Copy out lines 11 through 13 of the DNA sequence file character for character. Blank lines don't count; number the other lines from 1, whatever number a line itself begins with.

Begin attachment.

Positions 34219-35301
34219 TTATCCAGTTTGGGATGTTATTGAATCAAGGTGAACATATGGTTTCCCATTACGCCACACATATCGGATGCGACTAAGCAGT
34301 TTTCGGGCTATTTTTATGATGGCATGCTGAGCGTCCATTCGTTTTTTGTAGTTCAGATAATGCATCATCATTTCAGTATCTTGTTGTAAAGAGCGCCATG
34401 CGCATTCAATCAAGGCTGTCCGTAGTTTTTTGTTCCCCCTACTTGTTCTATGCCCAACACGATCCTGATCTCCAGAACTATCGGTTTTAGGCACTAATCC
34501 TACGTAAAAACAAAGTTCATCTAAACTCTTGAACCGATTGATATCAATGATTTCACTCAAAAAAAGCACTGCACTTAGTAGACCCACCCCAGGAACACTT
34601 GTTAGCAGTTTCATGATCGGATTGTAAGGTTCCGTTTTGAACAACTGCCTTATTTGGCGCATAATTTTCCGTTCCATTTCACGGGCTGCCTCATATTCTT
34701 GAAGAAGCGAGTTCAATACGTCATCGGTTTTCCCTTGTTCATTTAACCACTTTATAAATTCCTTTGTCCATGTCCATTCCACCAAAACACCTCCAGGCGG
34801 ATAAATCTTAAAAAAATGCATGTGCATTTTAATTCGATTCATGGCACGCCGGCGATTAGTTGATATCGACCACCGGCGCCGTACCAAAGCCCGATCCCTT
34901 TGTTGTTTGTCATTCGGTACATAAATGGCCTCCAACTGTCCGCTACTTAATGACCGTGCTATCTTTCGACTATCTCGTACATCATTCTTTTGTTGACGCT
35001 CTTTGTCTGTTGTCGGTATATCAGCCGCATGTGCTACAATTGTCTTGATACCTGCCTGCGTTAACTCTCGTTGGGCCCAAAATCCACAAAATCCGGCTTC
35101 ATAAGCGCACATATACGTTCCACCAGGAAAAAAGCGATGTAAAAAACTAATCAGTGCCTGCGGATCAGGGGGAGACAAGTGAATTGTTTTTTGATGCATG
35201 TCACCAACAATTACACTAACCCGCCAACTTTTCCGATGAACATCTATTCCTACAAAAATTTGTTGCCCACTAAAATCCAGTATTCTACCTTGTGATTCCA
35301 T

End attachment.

35101 ATAAGCGCACATATACGTTCCACCAGGAAAAAAGCGATGTAAAAAACTAATCAGTGCCTGCGGATCAGGGGGAGACAAGTGAATTGTTTTTTGATGCATG
35201 TCACCAACAATTACACTAACCCGCCAACTTTTCCGATGAACATCTATTCCTACAAAAATTTGTTGCCCACTAAAATCCAGTATTCTACCTTGTGATTCCA
35301 T